My secret mission in writing this, which is indeed now not so secret, is to get more folks to see themselves as preservers. I think many of us, myself included for a long time, see the work of preserving as something separate from cooking. There are home cooks—plenty of them—and then there are preservers. At its best, I think preserving is just another, albeit invaluable, tool for the home cook’s toolbox. Particularly as the excitement around eating locally and seasonally continues to grow, I argue that passionate home cooks can become better at what they love by having the skills to preserve.


fig jam with toasted fennel

Fig jam with toasted fennel.

Fig jam with toasted fennel seeds

A sweet preserve with a savory character.

Before living in the desert, I considered figs a rarity—a somewhat mythical, hard-to-transport fruit that was often out of my price range. When I lived in Queens, there was a fig tree in a nearby yard that I would visit just to admire and check on its progress.

Here, when monsoon season starts at the beginning of July, the fig trees explode. It’s truly magical.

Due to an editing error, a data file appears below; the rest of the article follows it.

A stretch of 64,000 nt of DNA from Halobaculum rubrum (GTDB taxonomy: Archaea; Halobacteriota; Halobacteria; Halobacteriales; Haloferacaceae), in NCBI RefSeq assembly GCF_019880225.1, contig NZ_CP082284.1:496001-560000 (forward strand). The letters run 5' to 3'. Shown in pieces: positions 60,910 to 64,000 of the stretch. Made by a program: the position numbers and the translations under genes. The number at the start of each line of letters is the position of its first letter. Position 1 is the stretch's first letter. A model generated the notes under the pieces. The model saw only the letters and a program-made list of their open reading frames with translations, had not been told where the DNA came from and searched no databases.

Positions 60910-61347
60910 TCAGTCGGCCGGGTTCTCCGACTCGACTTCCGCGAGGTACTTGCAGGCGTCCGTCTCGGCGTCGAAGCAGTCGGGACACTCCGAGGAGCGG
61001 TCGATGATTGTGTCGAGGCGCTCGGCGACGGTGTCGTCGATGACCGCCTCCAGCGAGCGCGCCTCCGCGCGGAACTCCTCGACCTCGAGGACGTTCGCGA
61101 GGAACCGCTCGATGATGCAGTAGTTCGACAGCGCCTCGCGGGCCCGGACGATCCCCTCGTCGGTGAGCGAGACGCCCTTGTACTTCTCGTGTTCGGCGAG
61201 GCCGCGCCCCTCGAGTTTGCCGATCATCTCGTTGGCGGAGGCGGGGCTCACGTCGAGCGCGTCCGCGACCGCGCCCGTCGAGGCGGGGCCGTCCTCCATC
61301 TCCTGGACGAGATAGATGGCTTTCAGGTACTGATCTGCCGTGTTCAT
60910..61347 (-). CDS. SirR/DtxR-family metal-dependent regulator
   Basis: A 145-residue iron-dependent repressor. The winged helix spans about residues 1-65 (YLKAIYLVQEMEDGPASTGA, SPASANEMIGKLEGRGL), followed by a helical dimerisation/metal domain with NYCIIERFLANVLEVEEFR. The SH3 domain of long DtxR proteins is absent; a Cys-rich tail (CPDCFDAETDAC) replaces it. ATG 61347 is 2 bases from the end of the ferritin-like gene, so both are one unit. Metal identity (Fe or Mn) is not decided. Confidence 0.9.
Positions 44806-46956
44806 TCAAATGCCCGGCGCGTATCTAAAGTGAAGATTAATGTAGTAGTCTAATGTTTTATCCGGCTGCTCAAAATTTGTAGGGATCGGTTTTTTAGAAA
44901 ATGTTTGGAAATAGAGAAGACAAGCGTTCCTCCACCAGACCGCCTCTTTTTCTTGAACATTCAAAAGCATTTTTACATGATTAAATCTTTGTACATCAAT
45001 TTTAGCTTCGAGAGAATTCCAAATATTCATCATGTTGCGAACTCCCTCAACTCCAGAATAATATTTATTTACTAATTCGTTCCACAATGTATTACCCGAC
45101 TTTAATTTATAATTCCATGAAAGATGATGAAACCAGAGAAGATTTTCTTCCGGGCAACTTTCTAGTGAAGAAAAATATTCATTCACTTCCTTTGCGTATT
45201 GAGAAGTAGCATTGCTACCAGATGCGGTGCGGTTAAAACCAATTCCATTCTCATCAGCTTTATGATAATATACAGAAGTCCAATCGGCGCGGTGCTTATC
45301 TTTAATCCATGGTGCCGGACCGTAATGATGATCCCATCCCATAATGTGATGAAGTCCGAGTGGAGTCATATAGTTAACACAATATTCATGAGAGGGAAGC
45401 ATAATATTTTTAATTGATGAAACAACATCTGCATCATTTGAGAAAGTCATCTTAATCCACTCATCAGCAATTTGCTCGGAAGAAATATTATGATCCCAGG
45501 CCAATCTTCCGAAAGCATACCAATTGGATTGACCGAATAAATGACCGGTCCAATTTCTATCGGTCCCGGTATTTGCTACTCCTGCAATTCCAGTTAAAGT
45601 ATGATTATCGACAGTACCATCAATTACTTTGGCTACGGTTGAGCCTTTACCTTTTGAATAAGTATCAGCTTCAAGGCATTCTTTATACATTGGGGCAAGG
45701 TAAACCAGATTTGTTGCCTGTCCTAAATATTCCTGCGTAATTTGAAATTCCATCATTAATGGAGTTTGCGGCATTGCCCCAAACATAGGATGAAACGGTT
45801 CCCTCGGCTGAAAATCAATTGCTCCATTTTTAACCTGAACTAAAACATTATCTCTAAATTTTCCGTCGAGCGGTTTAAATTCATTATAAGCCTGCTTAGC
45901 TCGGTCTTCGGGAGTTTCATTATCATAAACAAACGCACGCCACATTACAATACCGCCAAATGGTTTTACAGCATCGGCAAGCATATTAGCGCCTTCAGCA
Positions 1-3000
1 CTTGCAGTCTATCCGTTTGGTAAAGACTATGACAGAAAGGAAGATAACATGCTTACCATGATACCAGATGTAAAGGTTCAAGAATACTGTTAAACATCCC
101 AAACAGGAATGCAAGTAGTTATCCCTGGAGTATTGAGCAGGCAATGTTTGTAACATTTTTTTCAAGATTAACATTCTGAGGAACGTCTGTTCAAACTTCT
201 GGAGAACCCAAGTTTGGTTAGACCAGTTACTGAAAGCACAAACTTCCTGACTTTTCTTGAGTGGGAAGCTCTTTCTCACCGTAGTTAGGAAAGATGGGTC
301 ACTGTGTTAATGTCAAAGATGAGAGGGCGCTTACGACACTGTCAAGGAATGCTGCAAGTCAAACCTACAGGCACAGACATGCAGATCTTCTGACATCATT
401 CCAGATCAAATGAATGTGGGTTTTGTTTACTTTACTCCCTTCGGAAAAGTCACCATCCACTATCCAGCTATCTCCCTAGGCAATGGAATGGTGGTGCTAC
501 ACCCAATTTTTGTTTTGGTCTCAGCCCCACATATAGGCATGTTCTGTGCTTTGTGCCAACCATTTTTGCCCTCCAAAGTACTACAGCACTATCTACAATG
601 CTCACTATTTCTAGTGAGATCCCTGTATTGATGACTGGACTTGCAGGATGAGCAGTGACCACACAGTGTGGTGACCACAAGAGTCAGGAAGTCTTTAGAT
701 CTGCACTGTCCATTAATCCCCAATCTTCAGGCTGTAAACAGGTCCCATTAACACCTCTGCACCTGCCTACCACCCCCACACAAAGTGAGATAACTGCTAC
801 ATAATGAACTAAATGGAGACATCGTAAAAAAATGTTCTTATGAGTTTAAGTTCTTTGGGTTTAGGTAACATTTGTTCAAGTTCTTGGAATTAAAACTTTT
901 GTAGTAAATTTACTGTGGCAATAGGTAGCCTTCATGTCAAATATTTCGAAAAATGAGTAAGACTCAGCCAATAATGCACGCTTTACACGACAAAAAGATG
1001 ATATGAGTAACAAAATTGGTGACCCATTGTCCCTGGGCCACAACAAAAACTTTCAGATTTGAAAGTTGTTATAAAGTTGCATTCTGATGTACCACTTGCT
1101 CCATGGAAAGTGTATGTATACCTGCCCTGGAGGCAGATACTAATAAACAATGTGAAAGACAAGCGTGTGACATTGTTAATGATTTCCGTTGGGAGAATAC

Even with the added lemon juice, which provides the necessary acid to can the figs safely, the figs are quite sweet. Just a touch of balsamic vinegar added at the end of the cooking period adds balance and brings out the savory side of the figs and fennel.

Fig Jam with Toasted Fennel Seeds
Print Recipe
Servings
2 Half pints
Servings
2 Half pints
Fig Jam with Toasted Fennel Seeds
Print Recipe
Servings
2 Half pints
Servings
2 Half pints
Ingredients
Servings: Half pints
Instructions
Materials
  1. Half- or quarter-pint Mason jars with two-piece lid closure
  2. Jar lifter
  3. Tall stockpot with a lid and silicone blossom trivet (available online) for processing
  4. Wooden chopstick
  5. Clean kitchen towel
  6. Wide-mouth canning funnel
  7. Paper towels
  8. Preserving pot
  9. Ladle
  10. Large nonreactive bowl
  11. Small stainless steel skillet
  12. Mortar and pestle or spice grinder
Instructions
  1. To toast the fennel seeds, heat them in a bare stainless steel skillet until they’re aromatic and just start to darken. This won’t take more than a couple of minutes. Use a mortar and pestle or spice grinder to grind them into a coarse powder.
  2. In a large nonreactive bowl, fold together the figs, sugar, and lemon juice. Add the fennel seeds and let the mixture macerate for at least 4 hours or up to overnight.
  3. Transfer the mixture to your preserving pot using a spatula to scrape any sugar that has settled to the bottom of the bowl and, over high heat, bring to a boil that can’t be stirred down.d
  4. Cook for about 7 minutes, or until a dollop of jam placed on saucer and cooled for a few minutes in the freezer doesn’t run back together when you drag your finger through it. Remove from the heat and stir in the balsamic vinegar.